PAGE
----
NAB 2016: Grass Valley LDX Series Cameras Have Direct IP Interface

Broadcasters increasingly use IP networks with large bandwidth, and Grass Valley, a Belden Brand, offers cameras that make it easier to produce live programming efficiently across those networks. The LDX Series cameras have a direct IP interface on the camera itself, enabling live IP productions. The interface is available for XF-Transmission on the LDX Series and LDX 86 Series cameras through an eLicense software upgrade.

77686_GrassValley_Logo_4c_cleanThe IP interface on the camera enables broadcasters to connect LDX Series cameras directly to commercial-off-the-shelf (COTS) switches on an IP network, transporting the full camera protocol through an IP network to the XCU base stations connected to another COTS switch on the same network. The system enables control of all cameras on the network through a centralized control room. Facilitating complete transmission protocol between the cameras and XCUs over IP networks enables broadcasters to capture events anywhere with no OB van required, reducing staff costs and opening up the possibility of managing multiple production locations from a central studio.

“We are seeing increasing interest in direct-IP broadcasting, and the adoption of fast, reliable IP networks is making that much more practical,” says Mike Cronk, SVP, strategic marketing, Grass Valley. “Our approach of offering a direct IP interface is ideal for the most demanding remote camera applications, including large studio complexes or universities with multiple sports facilities. And a big advantage is that, with IP, there is no latency to cause problems.”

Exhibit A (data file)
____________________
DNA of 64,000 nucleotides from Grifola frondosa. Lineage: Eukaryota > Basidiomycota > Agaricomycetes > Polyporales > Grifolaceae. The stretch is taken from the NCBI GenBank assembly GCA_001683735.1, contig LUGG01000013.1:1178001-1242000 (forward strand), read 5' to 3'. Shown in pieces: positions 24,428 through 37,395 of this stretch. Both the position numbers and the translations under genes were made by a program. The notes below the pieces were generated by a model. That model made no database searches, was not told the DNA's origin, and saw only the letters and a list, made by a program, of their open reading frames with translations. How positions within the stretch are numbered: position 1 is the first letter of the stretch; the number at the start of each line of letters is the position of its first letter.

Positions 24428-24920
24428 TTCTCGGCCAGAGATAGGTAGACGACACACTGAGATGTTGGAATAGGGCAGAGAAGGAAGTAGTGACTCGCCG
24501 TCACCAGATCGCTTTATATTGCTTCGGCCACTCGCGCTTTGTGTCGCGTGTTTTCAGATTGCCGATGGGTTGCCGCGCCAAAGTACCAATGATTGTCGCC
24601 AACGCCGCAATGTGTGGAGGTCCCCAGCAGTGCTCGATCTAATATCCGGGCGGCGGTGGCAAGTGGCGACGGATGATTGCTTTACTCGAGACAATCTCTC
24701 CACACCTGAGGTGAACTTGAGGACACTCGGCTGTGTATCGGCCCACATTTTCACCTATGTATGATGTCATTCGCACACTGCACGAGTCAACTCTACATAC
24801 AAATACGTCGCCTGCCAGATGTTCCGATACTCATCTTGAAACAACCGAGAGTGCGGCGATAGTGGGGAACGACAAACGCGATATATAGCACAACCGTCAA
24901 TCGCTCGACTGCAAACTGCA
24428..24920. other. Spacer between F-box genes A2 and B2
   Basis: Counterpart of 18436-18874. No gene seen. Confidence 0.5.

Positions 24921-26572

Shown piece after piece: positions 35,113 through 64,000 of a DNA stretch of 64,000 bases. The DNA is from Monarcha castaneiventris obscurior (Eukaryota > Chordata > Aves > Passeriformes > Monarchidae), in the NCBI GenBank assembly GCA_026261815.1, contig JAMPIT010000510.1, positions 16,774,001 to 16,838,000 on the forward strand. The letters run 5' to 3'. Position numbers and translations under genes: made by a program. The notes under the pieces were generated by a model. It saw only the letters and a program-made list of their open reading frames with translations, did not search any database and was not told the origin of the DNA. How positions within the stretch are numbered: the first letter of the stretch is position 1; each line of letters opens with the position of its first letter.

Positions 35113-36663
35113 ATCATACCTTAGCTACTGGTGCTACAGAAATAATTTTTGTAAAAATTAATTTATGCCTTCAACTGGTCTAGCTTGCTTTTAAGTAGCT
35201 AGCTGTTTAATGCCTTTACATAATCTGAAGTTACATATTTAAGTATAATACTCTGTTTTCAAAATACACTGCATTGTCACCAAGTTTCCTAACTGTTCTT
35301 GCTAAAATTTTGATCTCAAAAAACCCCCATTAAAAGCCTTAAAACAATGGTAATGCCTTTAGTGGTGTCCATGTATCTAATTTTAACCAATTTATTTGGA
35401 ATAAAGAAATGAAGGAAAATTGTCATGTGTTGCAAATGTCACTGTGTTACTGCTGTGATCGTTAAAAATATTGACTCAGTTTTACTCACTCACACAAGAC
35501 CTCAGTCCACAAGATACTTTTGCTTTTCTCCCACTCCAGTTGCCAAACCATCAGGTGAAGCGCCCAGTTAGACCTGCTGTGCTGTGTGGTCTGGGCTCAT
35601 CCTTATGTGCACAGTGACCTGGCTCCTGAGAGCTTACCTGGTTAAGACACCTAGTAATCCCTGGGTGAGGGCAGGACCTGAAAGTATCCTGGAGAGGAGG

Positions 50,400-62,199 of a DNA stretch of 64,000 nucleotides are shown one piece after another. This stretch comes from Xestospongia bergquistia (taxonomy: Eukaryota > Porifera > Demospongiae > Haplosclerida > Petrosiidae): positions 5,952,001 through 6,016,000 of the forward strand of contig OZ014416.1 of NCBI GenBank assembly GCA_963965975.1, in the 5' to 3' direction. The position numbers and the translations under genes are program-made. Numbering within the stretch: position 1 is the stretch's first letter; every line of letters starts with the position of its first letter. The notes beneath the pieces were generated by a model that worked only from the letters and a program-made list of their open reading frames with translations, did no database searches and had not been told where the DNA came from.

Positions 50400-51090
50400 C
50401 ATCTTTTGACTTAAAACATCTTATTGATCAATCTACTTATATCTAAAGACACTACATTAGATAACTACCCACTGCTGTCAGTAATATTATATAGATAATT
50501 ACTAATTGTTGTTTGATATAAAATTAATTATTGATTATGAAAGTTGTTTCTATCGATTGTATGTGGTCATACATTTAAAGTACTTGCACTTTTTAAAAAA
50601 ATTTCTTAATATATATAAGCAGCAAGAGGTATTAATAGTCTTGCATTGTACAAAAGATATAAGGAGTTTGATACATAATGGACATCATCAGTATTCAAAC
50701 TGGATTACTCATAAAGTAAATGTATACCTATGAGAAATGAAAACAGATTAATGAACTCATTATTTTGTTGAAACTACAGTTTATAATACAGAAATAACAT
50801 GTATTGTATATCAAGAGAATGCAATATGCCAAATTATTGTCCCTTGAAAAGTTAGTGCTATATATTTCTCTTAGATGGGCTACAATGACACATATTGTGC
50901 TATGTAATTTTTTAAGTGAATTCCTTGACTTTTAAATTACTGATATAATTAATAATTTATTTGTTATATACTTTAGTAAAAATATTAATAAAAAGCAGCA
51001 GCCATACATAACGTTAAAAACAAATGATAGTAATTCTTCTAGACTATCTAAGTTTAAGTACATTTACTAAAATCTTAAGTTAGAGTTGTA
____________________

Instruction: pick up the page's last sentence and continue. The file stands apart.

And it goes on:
With LDX Series cameras connected through the XCU Universe XF or to a 10 GigE IP network, the cameras can be mixed and matched to any XCU, which creates maximum flexibility between cameras, XCUs, and a complete production team. NEP The Netherlands, the first customer to take advantage of this capability, launched its Cloud Production comprehensive IP-based video-production platform in October and has already produced hundreds of live multicamera programs. With the centralized approach of Cloud Production, only the essential equipment — cameras, microphones, crew members — are needed on location. The rest is in its centralized data center.

“Users of the LDX series are leveraging the robust IP network infrastructure as well as affordable COTS switches,” says Cronk. “Only cameras are needed, so it’s easy for a broadcaster to begin direct-IP production on a small scale.”

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